As many of you know, I am a teacher at Dawson College in Montreal, Quebec. However, I have not been privy to the negotiations between the college and Hamed Al-Khabaz. I know as much as the general public and my observations here are strictly my own.
I’ve been watching with interest this week as events unfolded around Hamed Al-Khabaz. Al-Khabaz was expelled from Dawson after violating cease and desist orders issued by the college via his Computer Science professors and the dean overseeing the department. He had been asked not to access the Omnivox system after he’d discovered a flaw in its security system.
Al-Khabaz took his fight for reinstatement to the media this week and the results were predictable. Among his outraged peers, he was seen as David to the college’s Goliath, a whistle-blower who was being punished for revealing a security breach that had the potential to affect thousands of students.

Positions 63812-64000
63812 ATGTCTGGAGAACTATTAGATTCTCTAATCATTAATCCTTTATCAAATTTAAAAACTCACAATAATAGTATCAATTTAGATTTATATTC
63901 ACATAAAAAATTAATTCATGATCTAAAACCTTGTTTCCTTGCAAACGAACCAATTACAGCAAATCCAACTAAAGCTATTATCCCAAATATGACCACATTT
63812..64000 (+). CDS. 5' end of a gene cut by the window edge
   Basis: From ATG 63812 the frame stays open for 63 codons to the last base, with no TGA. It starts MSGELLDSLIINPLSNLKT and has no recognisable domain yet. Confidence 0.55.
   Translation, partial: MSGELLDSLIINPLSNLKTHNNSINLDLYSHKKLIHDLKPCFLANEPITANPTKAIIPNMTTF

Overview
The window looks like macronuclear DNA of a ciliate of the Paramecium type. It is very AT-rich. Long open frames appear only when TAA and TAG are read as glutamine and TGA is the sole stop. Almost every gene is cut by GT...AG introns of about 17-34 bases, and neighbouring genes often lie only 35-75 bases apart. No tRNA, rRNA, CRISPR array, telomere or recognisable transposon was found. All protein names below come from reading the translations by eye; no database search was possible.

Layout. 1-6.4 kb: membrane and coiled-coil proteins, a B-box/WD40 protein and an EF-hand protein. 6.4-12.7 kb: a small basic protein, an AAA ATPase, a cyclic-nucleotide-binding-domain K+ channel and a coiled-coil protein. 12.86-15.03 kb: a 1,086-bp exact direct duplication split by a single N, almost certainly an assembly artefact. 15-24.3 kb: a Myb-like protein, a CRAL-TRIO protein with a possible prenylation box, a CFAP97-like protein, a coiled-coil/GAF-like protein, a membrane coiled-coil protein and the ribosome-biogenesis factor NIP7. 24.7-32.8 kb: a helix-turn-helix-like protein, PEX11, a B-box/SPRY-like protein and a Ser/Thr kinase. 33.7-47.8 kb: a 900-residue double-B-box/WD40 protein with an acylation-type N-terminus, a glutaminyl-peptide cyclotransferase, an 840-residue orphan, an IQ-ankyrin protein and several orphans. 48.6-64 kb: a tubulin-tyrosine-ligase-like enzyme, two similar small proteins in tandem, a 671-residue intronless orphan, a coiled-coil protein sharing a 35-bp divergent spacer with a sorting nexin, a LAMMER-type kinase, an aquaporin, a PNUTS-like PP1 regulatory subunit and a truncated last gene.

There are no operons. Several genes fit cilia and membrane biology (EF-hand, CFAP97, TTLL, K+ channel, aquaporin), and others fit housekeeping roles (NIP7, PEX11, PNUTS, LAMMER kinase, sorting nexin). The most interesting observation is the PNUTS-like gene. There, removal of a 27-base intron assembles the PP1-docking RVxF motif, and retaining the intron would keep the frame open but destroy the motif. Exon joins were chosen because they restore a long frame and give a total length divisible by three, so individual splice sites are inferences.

The question of heroism is a complex one and has been on my mind a lot these days. I too have been engaged in a battle to tell the truth, the truth about how the elderly are often sidelined in a healthcare system that favours younger patients. I too have felt like the proverbial David, but in my search to find validation among other activists, I have had some disappointing experiences indeed.
A few weeks ago I spoke with a woman in BC involved in fighting elder abuse. Like me, she has found that discussing it with other liberal-minded folks hasn’t been easy. It’s not like freeing Tibet, saving whales or supporting anonymous hacker groups. Unlike the injustices levelled at the Julian Assanges or Bradley Mannings of this world, injustice against the elderly doesn’t garner widespread sympathy or support. I know because I’ve tried; when it comes to activists under a certain age, they simply do not want to know.